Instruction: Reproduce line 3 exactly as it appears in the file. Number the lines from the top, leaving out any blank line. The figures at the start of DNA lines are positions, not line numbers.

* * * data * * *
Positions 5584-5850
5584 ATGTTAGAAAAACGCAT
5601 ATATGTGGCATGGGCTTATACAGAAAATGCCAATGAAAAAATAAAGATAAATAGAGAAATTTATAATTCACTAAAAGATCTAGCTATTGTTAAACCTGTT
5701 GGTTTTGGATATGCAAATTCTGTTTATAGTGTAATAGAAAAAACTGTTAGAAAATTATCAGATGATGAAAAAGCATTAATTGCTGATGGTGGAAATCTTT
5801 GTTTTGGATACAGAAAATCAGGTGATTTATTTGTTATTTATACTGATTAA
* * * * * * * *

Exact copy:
5601 ATATGTGGCATGGGCTTATACAGAAAATGCCAATGAAAAAATAAAGATAAATAGAGAAATTTATAATTCACTAAAAGATCTAGCTATTGTTAAACCTGTT